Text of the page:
This factsheet provides information to general practitioners treating local community members impacted by the remediation of Kealba landfill. This update is for August 2021 and includes environmental monitoring data between July 2020 to June 2021. Further detailed information is provided in Interim air pollution assessment for Kealba landfill hotspot remediation.
Landfill fire hotspots are areas of high temperature deep in the landfill that generate localised smoke and strong odours. Barro Group, the operator of Kealba landfill, has been undertaking works to remediate four hotspots. While the remediation is not generating visible smoke beyond the boundary, the remediation has generated significant odours and, on occasions, particulate matter above the national standard at the boundary of the site.
The two communities impacted by the remediation works are to the north (Kealba, Keilor, Keilor Downs) and to the west (St Albans, St Albans East, Sunshine) of the landfill. Community members have reported health symptoms which are contributing to significant community distress. These include:
- sore throats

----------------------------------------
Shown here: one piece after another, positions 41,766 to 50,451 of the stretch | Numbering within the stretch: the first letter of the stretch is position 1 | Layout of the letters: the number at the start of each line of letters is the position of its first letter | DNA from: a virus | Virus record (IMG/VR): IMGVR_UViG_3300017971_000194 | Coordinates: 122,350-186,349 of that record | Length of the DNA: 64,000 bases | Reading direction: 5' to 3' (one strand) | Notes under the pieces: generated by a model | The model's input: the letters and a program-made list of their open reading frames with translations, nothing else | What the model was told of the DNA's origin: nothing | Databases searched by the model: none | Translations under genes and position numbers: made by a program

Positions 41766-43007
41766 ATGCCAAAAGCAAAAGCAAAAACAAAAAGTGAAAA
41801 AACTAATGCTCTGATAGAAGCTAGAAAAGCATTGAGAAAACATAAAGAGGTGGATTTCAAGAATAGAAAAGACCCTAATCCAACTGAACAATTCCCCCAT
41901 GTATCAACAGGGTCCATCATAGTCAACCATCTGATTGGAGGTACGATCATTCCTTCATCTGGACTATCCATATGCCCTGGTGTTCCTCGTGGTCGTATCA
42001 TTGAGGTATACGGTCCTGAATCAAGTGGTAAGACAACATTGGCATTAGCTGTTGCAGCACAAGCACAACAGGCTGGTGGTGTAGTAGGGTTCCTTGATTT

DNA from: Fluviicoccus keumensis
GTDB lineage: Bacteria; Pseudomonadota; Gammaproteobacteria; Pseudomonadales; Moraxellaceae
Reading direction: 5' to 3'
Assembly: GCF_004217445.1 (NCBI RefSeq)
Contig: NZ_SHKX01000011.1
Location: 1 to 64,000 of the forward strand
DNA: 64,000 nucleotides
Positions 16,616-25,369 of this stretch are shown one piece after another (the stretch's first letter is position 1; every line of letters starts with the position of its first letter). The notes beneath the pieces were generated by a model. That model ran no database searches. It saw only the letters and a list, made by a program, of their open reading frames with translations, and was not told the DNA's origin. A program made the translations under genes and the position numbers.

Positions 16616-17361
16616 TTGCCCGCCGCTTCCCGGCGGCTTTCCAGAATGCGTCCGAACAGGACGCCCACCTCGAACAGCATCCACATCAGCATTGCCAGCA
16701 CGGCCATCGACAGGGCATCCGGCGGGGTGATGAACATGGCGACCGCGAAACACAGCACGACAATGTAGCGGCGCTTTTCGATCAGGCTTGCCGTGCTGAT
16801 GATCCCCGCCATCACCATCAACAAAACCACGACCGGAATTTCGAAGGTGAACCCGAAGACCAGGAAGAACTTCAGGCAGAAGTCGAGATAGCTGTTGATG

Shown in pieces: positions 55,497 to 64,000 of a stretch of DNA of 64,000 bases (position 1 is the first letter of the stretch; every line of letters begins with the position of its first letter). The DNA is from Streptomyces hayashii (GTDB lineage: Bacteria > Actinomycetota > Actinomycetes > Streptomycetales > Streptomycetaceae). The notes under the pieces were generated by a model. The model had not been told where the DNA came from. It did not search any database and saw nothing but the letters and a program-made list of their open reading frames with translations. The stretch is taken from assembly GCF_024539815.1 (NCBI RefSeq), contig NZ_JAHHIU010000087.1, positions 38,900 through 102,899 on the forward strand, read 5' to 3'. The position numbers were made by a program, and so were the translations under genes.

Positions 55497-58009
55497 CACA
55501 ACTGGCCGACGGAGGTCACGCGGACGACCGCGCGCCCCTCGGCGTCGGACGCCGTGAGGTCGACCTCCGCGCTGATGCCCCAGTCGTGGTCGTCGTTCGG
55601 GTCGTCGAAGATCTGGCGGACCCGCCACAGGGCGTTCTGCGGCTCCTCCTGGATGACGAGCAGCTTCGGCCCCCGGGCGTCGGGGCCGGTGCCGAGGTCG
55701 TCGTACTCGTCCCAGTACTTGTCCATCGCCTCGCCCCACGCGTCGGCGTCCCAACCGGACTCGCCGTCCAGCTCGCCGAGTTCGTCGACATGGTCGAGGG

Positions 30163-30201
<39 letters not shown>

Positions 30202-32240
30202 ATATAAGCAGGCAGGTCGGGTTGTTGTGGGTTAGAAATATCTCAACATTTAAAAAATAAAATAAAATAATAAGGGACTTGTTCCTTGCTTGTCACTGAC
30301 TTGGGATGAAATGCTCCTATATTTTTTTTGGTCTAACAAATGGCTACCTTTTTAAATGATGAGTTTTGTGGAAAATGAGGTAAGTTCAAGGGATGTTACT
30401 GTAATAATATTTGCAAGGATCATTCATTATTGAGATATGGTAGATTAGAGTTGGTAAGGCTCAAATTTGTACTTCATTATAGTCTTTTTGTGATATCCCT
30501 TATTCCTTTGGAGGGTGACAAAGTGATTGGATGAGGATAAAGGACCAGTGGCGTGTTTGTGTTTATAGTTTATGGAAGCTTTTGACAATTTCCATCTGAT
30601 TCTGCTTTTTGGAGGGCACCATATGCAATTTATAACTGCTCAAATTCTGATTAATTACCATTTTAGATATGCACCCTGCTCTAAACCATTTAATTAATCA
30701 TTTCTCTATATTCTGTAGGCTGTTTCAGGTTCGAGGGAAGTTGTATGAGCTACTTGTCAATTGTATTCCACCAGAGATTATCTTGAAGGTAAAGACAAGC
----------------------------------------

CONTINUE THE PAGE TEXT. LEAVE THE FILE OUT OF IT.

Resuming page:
- stinging eyes
- triggering of asthma symptoms
- impacts to wellbeing, mental health and quality of life.
Pollution reports were predominantly raised in Kealba and St Albans, with a significant increase in November and December 2020 when the remediation accessed older, hotter waste. Offensive odours reported by the community have also been observed by EPA officers.
Odours can stimulate the central nervous system causing short-term, reversible physiological effects including triggering of asthma symptoms. Nonetheless, the long-term risk to health from odour exposure is very low. Further information on environmental odours is available from the Agency for Toxic Substances and Disease Registry.
Air quality monitoring
EPA has required the landfill owner to conduct regular air quality monitoring for key indicator substances including particulate matter (PM2.5), carbon monoxide (CO), sulfur dioxide (SO2), and volatile organic compounds (VOCs). These measurements were undertaken at the boundary of the site with Kealba and St Albans, with concentrations in the community decreasing with distance.
On the 6 August 2021, EPA deployed air quality monitors in both Kealba and St Albans communities, to provide near real time information on PM2.5 concentrations within the two communities. Hourly average values for PM2.5 include air quality categories and health advice. Since deployment hourly PM2.5 concentrations in the community have been within the category of ‘good’. It is important to note that other sources, including odour, may trigger health symptoms. While PM2.5 may be low, other factors influencing an individual’s health may need to be managed in discussion with their doctor.
EPA's air quality information is available on EPA AirWatch:
Reviewed 1 September 2021